Fear the Walking Dead: “In Dreams” / “J.D.” (S6, E12 & E13 review)

(image via Bleeding Cool Photo Credit: Ryan Green/AMC)


You could well argue that life in the zombie apocalypse is so weird and strange for all its grinding, violent realism, that there is no need to get caught in a surreal dream set in the same world.

But that is precisely what happens in Fear the Walking Dead episode “In Dreams”, the title of which is a nod to the Roy Orbison song of the same name, in which Grace (Karen David) wakes up just in time in a pink floral landscape to see a walker come crashing right onto you.

It’s hardly the best of all things to happen to anyone but least not when you’re groggy, disoriented and not even sure where or why you are.

Thankfully she’s saved in the nick of time by a young woman called Athena (yes, after the Greek goddess) who admonishes Grace for taking a nap out in the open before taking her back to her walled home which is, cue even more strangeness, is Valley Town but many years in the future.

In this forward place, which is familiar and yet very much not, Morgan (Lennie James) is much older, doesn’t recognise her at first, and is overseeing the epitome of everything Grace and Morgan hoped the settlement could become.

While Grace is eventually able to convince Morgan that she’s alive and well – according to the now frosty white-haired leader Grace is long dead with a grave and everything – no one else really knows who she is, a disquieting situation that becomes ever more dreamily Inception-like when the same zombie gets killed over and over again by Athena who, surprise, surprise, is Grace’s daughter!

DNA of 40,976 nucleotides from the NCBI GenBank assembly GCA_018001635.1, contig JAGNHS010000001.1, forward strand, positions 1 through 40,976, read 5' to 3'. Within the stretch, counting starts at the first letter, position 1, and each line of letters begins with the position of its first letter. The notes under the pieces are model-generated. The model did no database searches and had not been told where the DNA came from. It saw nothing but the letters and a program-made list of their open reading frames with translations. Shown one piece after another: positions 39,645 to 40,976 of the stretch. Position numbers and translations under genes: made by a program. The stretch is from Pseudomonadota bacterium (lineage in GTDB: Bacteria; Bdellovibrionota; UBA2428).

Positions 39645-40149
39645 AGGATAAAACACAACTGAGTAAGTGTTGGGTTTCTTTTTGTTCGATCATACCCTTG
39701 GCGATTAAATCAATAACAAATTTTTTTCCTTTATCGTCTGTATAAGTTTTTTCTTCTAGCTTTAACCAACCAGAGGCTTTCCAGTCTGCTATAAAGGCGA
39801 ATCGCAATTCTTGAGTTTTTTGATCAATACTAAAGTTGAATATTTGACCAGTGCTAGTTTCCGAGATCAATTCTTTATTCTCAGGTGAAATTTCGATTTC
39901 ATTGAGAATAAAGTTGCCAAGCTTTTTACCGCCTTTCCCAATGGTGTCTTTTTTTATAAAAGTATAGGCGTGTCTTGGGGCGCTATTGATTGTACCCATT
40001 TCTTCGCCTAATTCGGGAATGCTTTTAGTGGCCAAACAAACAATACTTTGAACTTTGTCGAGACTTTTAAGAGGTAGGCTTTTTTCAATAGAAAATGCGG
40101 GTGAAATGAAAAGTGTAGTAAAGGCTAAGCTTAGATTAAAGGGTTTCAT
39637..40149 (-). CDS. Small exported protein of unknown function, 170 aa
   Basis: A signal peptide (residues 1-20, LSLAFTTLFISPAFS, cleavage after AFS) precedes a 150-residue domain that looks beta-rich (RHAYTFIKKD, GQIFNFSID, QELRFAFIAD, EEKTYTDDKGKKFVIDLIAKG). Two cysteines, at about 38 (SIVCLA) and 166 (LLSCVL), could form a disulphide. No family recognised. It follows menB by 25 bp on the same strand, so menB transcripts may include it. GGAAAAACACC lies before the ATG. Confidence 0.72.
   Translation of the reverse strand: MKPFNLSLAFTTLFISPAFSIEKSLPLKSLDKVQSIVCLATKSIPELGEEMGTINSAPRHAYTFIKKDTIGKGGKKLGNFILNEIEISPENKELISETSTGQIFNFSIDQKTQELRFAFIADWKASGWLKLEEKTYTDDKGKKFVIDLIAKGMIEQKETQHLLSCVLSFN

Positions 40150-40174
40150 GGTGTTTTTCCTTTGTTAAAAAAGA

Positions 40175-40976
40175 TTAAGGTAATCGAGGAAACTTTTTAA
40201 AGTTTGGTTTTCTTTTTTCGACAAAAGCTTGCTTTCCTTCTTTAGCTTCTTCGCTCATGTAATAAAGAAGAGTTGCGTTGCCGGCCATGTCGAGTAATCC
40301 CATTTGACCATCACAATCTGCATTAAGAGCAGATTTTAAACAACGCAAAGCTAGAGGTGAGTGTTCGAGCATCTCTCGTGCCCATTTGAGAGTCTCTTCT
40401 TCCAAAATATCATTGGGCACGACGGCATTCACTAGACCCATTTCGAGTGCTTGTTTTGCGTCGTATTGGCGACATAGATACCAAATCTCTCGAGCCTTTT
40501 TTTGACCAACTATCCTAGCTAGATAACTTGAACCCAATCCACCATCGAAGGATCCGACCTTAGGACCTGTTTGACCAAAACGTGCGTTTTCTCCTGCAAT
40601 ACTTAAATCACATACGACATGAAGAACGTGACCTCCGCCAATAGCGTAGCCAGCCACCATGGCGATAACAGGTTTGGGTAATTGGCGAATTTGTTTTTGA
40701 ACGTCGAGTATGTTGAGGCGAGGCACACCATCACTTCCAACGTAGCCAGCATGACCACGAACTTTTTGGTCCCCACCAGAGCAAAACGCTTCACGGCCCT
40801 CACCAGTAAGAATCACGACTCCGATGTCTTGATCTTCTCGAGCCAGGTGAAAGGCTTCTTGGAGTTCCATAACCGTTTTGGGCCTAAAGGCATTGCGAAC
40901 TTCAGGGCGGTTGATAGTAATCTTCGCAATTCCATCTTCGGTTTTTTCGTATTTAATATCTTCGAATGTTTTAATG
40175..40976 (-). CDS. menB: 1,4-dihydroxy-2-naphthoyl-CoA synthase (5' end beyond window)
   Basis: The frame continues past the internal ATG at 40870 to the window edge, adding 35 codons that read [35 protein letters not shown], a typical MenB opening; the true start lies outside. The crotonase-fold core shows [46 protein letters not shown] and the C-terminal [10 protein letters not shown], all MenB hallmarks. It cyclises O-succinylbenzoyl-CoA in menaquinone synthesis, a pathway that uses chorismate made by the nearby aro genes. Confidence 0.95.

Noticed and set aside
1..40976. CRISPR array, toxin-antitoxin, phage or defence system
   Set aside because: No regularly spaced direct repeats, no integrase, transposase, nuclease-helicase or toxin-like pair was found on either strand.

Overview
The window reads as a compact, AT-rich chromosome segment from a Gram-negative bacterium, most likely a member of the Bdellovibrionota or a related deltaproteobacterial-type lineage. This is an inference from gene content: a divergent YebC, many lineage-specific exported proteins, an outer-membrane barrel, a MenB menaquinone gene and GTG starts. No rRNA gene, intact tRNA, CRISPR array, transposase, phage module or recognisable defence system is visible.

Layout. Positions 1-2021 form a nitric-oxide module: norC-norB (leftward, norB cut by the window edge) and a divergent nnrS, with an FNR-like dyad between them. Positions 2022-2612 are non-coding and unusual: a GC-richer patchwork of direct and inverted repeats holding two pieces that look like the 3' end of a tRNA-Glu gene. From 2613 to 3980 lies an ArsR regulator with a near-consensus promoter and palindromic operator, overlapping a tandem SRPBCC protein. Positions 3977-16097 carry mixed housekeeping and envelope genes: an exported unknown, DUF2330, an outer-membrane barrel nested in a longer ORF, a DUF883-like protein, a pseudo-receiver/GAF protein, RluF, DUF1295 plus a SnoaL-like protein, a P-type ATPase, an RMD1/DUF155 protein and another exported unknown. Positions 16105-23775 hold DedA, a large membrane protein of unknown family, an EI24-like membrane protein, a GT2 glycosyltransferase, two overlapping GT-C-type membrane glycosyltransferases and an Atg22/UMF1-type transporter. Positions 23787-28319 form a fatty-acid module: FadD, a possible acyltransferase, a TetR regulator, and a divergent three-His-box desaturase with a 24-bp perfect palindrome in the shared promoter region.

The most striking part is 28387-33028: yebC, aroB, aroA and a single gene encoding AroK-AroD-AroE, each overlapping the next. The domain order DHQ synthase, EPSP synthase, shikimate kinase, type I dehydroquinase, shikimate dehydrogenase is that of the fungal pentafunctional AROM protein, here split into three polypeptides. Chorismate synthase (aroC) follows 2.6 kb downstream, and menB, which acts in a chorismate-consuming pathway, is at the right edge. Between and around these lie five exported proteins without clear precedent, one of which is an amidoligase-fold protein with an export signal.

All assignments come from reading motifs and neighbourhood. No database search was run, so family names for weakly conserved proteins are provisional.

While everyone is grappling with this mind-exploding reality – although to be fair, mother and daughter end up bonding pretty quickly – Grace keeps hearing Morgan’s disembodied calls to her, but she can’t find him anymore and has no idea what it all means.

At this point, you could be forgiven for thinking that Grace really is dead but it turns out that’s not case at all, with Grace very much alive and unconscious in a building with Morgan enroute to see June (Jenna Elfman) where they are besieged by the cult nutjobs led by Riley (Nick Stahl) who seem to be devilishly good at tracking down Morgan et all without the aid of GPS etc.

(image via Bleeding Cool Photo Credit: Ryan Green/AMC)

Chalk that up to narrative convenience if you will, but what transpires in “In Dreams” is a brilliant exploration of the power of hope and forward projection and how even in the face of a thousands reasons not to, hope often does prevail.

It is also a profoundly touching look at grief too, of the more immediate rather than enduringly apocalyptic variety, with Grace’s baby, when she finally comes to, being stillborn, a tragic outcome that stands in stark contrast to the bright, shining promise of her dream which turns out to be not so much a goodbye to life for Grace but a farewell to her daughter whom she will only ever know in dreams.

It’s heartbreaking and once Fear the Walking Dead does what it parent has really managed, delivering a searingly intimate deep dive into the raw humanity that confronts people each and every day at the end of the world.